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11 records – page 1 of 2.

Amaltheys: A fluorescence-based analyzer to assess cheese milk denatured whey proteins.

https://arctichealth.org/en/permalink/ahliterature273576
Source
J Dairy Sci. 2015 Oct;98(10):6668-77
Publication Type
Article
Date
Oct-2015
Author
Pierre Lacotte
Franck Gomez
Floriane Bardeau
Sabine Muller
Abdelhaq Acharid
Xavier Quervel
Philippe Trossat
Inès Birlouez-Aragon
Source
J Dairy Sci. 2015 Oct;98(10):6668-77
Date
Oct-2015
Language
English
Publication Type
Article
Keywords
Animals
Cheese - analysis
Denmark
Fluorometry - methods
Food Quality
Milk - chemistry
Whey Proteins - analysis
Abstract
The cheese industry faces many challenges to optimize cheese yield and quality. A very precise standardization of the cheese milk is needed, which is achieved by a fine control of the process and milk composition. Thorough analysis of protein composition is important to determine the amount of protein that will be retained in the curd or lost in the whey. The fluorescence-based Amaltheys analyzer (Spectralys Innovation, Romainville, France) was developed to assess pH 4.6-soluble heat-sensitive whey proteins (sWP*) in 5 min. These proteins are those that can be denatured upon heat-treatment and further retained in the curd after coagulation. Monitoring of sWP* in milk and subsequent adaptation of the process is a reliable solution to achieve stable cheese yield and quality. Performance of the method was evaluated by an accredited laboratory on a 0 to 7 g/L range. Accuracy compared with the reference Kjeldahl method is also provided with a standard error of 0.25 g/L. Finally, a 4-mo industrial trial in a cheese plant is described, where Amaltheys was used as a process analytical technology to monitor sWP* content in ingredients and final cheese milk. Calibration models over quality parameters of final cheese were also built from near-infrared and fluorescence spectroscopic data. The Amaltheys analyzer was found to be a rapid, compact, and accurate device to help implementation of standardization procedures in the dairy industry.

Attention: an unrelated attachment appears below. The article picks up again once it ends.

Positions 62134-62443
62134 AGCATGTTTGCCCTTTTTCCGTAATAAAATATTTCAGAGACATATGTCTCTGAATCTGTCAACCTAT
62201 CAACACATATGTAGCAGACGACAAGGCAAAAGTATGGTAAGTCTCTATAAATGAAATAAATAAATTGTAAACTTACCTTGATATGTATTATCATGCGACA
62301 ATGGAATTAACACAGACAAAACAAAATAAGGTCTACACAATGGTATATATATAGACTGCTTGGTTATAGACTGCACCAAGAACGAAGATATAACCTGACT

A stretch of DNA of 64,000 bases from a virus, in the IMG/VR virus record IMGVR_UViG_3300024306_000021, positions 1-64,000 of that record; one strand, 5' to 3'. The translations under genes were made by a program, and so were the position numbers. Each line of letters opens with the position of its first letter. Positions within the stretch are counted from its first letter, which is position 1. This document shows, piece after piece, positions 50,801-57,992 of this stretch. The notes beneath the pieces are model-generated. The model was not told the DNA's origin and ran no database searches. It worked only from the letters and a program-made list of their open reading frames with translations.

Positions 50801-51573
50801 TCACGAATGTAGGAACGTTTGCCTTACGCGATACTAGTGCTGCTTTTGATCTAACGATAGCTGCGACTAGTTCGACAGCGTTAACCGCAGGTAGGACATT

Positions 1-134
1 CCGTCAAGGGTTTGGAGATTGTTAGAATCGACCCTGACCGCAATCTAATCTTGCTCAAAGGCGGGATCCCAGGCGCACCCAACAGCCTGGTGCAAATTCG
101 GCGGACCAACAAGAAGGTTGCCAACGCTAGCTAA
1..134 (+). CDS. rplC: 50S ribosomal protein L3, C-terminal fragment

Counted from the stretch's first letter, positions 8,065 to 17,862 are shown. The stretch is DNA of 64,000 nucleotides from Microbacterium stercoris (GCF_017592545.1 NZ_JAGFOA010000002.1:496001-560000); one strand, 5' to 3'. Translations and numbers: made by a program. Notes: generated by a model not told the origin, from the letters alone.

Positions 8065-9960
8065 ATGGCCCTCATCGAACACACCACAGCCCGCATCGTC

PubMed ID
26210276 View in PubMed
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The characterization of the most-liked reduced-fat Havarti-type cheeses.

https://arctichealth.org/en/permalink/ahliterature139913
Source
J Dairy Sci. 2010 Nov;93(11):5039-47
Publication Type
Article
Date
Nov-2010
Author
T. Ritvanen
L. Lilleberg
T. Tupasela
U. Suhonen
S. Eerola
T. Putkonen
K. Peltonen
Author Affiliation
Finnish Food Safety Authority Evira, Department of Chemistry and Toxicology, Helsinki, Finland. tiina.ritvanen@evira.fi
Source
J Dairy Sci. 2010 Nov;93(11):5039-47
Date
Nov-2010
Language
English
Publication Type
Article
Keywords
Adolescent
Adult
Aged
Amino Acids - analysis
Animals
Cheese - analysis
Consumer Satisfaction
Dietary Fats - analysis
Finland
Food Preferences
Humans
Middle Aged
Sodium, Dietary - analysis
Taste
Young Adult
Abstract
In Finland, official recommendations state that reduced-fat cheese should be used in the everyday diet. Finnish consumers are increasingly willing to consume food with a reduced fat content, and sales of reduced-fat cheeses have been increasing. The consumers who participated in this study (n=153; 17 to 78 yr old) ate reduced-fat cheeses on a weekly basis. They were recruited from supermarket customers living in a metropolitan area in Finland. The object of this study was to determine which kind of reduced-fat Havarti-type cheeses were most liked. The study consisted of a consumer test, sensory descriptive analysis, and chemical analysis of commercial reduced-fat Havarti-type cheeses (n=10). The results of the sensory quantitative descriptive analysis were compared with consumer hedonic ratings by external preference mapping. In addition, information on composition (fat, salt, and free amino acids) was gathered and compared with the hedonic ratings. The preferred sensory properties were a pale appearance, sticky texture, and rich flavor. However, the consumers could be grouped according to their preferences on appearance and consistency. The main attributes contributing to the grouping of consumers were stickiness, hardness, and yellow color. The least preferred cheeses among all Finnish consumers were those with the lowest flavor intensities. The consumers preferred the cheeses with the highest salt content.